fitzroy, the climate debate doesn’t hinge on Ball or Mann. They are just two individuals with different interpretations of the data. That one of them may have committed fraud doesn’t bring into doubt the interpretations of 1000s of working scientists. It is the data that matters and interpretations will evolve and change. You are of the view that human populations will survive based on the fact mankind has previously survived change in the climate system, and you point to 1000 years ago. I have no such confidence because the current rate of change is a threat to all ecological systems. 1000 years ago there was less that 300 million humans. 120 years ago there was less than 1.6 billion humans and Australia still had most of its tree cover, despite the efforts of the early settlers. 80 years ago Australia had experienced few mammal extinctions but now 30 species are gone and many more are threatened or critically endangered. The rate of change is unprecedented and we are now entering the Pyrocene. The rate of change will likely accelerate as positive feedbacks fan the flames. We know that logged native forests dry out, shed less water, and have a greater tendency to burn–adding to impacts on the climate system Yet we still log them to preserve a handful of jobs. We know that the polar climate systems are becoming unstable, yet we still cherry pick the data to find arguments to do nothing. Colonising Mars or geo-engineering the atmosphere isn’t going to change the fundamentals of our biology. ALL animal populations that experience exponential growth, crash. We can choose how we crash.

    • Dude… It seems like that because the global warming cultists keep yapping.

      Think about it this way – you know all the arguments about covid on mb? They pale in comparison to the arguments about global warming/climate change.

      Here’s the skinny. Yes the progressive cult is a standard share all resources and women cult – run by a priesthood, like so many in history. And global warming is their repent-the-end-is-nigh belief system. And God knows we mock them for it. The world generally is gearing up to excise them too. Much like de nazification, we are going to have to de-progressivize our institutions shortly.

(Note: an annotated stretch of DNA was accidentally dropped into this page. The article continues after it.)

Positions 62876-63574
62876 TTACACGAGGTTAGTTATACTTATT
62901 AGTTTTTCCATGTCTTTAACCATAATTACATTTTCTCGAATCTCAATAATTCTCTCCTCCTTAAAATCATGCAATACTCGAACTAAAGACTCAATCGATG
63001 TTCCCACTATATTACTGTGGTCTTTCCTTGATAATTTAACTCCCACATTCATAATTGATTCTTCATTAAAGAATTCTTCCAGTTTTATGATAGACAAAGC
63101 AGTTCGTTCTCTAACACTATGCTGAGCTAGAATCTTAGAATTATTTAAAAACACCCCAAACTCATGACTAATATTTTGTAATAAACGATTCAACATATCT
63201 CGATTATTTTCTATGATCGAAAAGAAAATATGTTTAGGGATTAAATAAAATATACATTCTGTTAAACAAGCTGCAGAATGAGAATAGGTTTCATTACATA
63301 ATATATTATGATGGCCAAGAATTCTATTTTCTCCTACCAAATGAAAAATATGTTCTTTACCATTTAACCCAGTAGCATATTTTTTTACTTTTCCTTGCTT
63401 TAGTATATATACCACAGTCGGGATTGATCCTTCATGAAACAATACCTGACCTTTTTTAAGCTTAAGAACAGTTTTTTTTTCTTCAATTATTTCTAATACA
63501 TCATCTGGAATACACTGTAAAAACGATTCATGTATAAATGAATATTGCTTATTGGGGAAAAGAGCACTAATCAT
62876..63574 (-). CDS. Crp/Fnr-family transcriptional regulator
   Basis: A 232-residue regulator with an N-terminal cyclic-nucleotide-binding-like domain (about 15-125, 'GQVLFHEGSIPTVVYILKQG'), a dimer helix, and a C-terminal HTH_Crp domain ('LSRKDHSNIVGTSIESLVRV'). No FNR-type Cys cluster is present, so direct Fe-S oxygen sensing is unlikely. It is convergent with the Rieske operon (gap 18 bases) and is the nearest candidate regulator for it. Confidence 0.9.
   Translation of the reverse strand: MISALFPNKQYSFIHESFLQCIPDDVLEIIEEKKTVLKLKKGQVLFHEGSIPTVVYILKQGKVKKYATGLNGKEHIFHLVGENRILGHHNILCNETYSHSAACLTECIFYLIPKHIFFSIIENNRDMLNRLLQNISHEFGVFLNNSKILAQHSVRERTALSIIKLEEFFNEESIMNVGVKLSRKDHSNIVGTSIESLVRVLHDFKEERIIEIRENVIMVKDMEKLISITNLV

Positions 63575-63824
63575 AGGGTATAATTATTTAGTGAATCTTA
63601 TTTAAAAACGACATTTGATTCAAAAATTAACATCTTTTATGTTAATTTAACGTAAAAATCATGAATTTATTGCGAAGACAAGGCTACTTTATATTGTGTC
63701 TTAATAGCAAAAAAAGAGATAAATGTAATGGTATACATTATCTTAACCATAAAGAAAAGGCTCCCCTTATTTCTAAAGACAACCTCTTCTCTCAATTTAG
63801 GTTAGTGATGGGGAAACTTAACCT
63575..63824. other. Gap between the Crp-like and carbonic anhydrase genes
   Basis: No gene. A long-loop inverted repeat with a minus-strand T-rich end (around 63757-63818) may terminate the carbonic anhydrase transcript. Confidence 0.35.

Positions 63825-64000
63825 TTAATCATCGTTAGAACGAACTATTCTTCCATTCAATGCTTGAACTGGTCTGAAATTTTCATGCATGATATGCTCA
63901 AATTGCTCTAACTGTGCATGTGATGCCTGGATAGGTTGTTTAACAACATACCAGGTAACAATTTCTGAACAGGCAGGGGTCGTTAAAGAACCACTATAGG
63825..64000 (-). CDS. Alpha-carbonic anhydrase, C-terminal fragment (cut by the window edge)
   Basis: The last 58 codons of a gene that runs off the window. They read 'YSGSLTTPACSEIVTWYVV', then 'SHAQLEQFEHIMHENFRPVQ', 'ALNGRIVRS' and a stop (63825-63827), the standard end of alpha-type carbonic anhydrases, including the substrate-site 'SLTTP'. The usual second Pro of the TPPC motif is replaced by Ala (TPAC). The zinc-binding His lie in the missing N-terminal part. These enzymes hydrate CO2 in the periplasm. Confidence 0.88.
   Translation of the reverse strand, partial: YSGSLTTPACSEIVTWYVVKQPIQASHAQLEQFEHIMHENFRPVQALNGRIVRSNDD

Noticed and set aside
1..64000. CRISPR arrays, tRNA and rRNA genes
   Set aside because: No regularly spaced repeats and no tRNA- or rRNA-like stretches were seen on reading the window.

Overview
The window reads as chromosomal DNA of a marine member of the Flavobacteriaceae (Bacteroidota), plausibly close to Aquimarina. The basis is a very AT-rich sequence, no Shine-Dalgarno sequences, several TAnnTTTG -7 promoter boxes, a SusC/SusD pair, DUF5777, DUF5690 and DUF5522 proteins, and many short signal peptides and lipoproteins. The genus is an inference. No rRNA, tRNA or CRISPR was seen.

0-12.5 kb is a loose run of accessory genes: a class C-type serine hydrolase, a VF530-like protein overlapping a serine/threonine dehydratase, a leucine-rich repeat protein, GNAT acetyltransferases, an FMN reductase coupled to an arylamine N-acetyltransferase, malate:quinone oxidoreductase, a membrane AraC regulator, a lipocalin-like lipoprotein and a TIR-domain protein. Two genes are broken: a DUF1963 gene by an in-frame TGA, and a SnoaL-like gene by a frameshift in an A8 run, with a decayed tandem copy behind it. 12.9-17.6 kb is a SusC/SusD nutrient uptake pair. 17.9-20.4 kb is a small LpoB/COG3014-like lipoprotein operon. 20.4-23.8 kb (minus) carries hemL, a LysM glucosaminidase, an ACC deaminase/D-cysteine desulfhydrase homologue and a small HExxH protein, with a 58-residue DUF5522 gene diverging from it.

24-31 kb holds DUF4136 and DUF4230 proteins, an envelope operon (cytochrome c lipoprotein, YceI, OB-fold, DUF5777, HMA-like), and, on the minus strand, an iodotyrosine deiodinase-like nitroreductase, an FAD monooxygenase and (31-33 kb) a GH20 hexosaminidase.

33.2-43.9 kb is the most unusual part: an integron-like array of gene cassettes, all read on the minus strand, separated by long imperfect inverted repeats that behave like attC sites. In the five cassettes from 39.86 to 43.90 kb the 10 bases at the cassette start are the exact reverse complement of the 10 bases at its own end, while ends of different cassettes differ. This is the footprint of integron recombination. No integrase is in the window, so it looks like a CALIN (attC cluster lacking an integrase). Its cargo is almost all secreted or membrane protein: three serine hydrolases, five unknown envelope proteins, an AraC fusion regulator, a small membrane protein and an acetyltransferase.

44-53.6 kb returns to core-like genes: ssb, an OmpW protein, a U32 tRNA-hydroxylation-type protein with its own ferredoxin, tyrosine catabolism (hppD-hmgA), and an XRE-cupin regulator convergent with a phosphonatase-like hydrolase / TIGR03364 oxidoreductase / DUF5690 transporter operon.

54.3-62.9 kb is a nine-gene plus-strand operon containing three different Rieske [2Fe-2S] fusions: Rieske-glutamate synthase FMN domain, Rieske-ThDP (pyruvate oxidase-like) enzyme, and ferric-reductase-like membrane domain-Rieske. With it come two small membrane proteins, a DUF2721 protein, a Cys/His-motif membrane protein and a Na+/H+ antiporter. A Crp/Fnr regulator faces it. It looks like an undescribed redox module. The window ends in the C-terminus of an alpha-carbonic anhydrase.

But… It is also true that there are enough humans around and our tech is fancy enough that we can cause global climate changes. Remember trees and amoeba created all the oxygen in the atmosphere, chances are we have the ability to cause changes on that scale too.

      Tldr, of course climate change is progs playing politics and virtue signalling. But pollution, and more generally, human caused climate volatility are absolutely real things.

      Be cool. And don’t take the lefties too seriously. No one else does.

      • T, the biggest lie in the whole climate debacle was Michael Mann rewriting history with his infamous hockey stick. He and Al Gore committed scientific fraud when they claimed the climate was stable before humans. They threw out thousands of peer reviewed studies documenting the history of earth highly variable climate with fake data and a novel statistical technique that produce an identical result from any data including random noise. He even used data upside down and continued to use it even after being found out. Humans certainly affect climate on a local level from land use changes and urban heat islands, but 2W/m2 forcing in 100 years is millions of times weaker than the 1300w/m2 difference that happens between noon and dusk.

  6. About 3 months ago I was talking to a friend that’s totally into the whole DGSE modelling thing. He was confused by RBA decisions because he believed his model to be correct and functionally identical to the internal model used by the RBA itself. Yet his models had shifted rapidly to a position that would require a strong NIRP response.
    Conclusion, The RBA was either ignoring its own research and modelling OR their model is broke…both equally worrying cases.
    I guess we now know which case it was, I’m sure my friend will be happy that his internal model is not out of step with the RBA’s own DGSE and Martin models.
    As an interesting exercise I’d like to find out how many of the Martin modelling team are no longer working for the RBA. I’ve got a strong suspicion that at least half the Martin team has left …what does that sort of churn tell you about internal organizational stress within the RBA? How many public service sectors see greater than 10% labour churn annually especially at the nerdy end of their business?
    Lots of questions for the RBA senior management especially given what written between the lines in Peter Tulip’s parting letter.

    The following paper provides a list of people associated with the development of the Martin model, would be interesting to see how many of them are still at the RBA.

        • Cough ….

          The authors genuinely think that in deploying Bayes’ probability theorem to human decision-making they have constructed an approach for studying ‘animal spirits’. But of course the very paragraph where Keynes, who knew more than a little bit about the philosophy of probability, introduces the term states crystal clearly that ‘animal spirits’ is unrelated to probability estimates.

          Most, probably, of our decisions to do something positive, the full consequences of which will be drawn out over many days to come, can only be taken as a result of animal spirits — of a spontaneous urge to action rather than inaction, and not as the outcome of a weighted average of quantitative benefits multiplied by quantitative probabilities. (My Emphasis)